Much has changed over the course of my career. As a parliamentary secretary, I felt very unempowered, and, in the seventies, I even flirted with the idea of a French cabinet system, as it was definitely very easy for civil servants to bypass junior ministers in the old regime. I remember that things changed very dramatically when Peter Walker was Secretary of State for the Department of Environment. He introduced a daily meeting of his ministers without civil servants. It was a very effective way of empowering ministers, running a major department and keeping everyone in touch and decisions moving along.

I think that things have now changed considerably with the devolution within departments of specific responsibilities to ministers which is now commonplace. Anyway, as I rose through the ranks to become a Secretary of State, I lost interest in the cabinet system as I was increasingly aware of the high level of support from officials if they knew what you wanted and were able to articulate your instructions – something by the way not all ministers are capable of doing.

As a minister, I found that the civil service was more than capable at making a judgement about what crossed the line of impartiality and into party political activity. There were two occasions in which a civil servant said to me “I think Secretary of State that’s more Central Office than it is for us”, and they were quite right and I respected that. I cannot think of any example where any corrupt proposal crossed my desk. That is quite a statement given my history. I can think of only one occasion when anyone tried to draw my attention to a party-political interest which might be benefited by a decision I was going to take. I took the opposite decision.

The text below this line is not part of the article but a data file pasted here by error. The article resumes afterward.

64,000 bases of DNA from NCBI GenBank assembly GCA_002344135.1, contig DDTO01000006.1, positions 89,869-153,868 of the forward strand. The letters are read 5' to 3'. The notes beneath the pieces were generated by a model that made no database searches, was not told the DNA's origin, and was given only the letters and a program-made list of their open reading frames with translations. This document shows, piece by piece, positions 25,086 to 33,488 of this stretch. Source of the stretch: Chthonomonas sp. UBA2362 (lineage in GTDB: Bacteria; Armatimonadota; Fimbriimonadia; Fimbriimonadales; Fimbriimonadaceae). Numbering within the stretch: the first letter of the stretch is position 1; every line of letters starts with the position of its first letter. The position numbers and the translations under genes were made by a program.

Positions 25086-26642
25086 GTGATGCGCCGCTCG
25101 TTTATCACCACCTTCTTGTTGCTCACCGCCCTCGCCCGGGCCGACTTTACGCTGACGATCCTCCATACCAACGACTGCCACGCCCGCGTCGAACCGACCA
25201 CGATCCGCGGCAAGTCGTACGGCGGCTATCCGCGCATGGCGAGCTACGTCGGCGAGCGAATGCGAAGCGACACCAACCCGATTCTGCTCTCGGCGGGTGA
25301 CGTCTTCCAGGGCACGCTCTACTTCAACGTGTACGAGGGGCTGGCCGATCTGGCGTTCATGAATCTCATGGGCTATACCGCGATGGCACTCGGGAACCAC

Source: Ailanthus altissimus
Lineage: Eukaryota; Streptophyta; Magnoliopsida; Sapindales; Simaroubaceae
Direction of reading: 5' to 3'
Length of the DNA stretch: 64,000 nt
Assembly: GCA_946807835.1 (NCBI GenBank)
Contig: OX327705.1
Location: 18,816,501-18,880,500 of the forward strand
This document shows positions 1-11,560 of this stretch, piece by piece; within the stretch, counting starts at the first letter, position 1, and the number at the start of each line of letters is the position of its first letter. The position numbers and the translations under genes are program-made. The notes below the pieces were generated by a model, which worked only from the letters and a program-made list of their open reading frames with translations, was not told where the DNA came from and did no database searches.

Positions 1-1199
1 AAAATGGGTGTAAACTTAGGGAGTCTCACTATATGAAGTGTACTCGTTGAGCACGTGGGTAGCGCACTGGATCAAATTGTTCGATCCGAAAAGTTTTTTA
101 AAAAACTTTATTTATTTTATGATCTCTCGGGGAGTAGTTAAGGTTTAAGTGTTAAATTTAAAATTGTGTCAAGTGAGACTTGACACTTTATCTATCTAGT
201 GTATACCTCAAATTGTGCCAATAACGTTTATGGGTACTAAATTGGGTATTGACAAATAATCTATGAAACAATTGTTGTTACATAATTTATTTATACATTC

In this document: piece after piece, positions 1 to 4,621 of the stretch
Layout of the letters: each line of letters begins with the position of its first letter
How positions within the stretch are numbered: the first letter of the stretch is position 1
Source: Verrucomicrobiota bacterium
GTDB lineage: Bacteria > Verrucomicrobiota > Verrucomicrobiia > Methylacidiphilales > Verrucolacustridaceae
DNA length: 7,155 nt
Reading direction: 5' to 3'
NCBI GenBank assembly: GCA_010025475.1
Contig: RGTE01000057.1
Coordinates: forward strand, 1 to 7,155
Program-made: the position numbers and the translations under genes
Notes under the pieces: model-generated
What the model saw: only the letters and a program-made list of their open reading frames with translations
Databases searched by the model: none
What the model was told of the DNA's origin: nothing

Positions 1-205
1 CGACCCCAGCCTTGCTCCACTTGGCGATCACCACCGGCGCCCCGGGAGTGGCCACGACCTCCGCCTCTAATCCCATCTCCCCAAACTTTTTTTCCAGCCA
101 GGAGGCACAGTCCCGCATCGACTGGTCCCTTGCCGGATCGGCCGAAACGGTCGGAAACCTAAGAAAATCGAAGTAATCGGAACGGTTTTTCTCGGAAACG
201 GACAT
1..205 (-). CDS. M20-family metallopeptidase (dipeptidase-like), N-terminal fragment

The changing role of political advisers however does trouble me, I don’t think that those people coming out of universities and moving straight into ministerial offices as political advisors have added anything to the conduct of affairs. In fact, I think they’ve subtracted quite a lot in terms of gossip and tribalism and very rapidly ministers deliver little cohorts of advisors who are politically motivated and compete with each other to build up the reputations of their boss, mostly by taking to journalists. I think that’s done nothing but harm to the reputation of the system.

"As a minister, I found that the civil service was more than capable at making a judgement about what crossed the line of impartiality and into party political activity."
On the other hand, I strongly believe in bringing in special advisers, people with expertise in a specialist field to provide a degree of experience which by the nature of the civil servants is not always there because they move discipline every two years. Those who worked for me as special advisers, there were five or six of them, were not by any means all Conservatives and this was not important to me because as the minister I was always perfectly capable of making a judgment about the party politics involved with any decision.
In conclusion, I have found the senior civil service to be highly able, keen to serve and willing to deliver despite their personal reservations on some occasions. As I referenced at the outset, I’ve found them a privilege to work with.
For more information about the Smith Institute report, email Steve Barwick, Deputy Director of the Smith Institute, at steve.barwick@smith-institute.org.uk.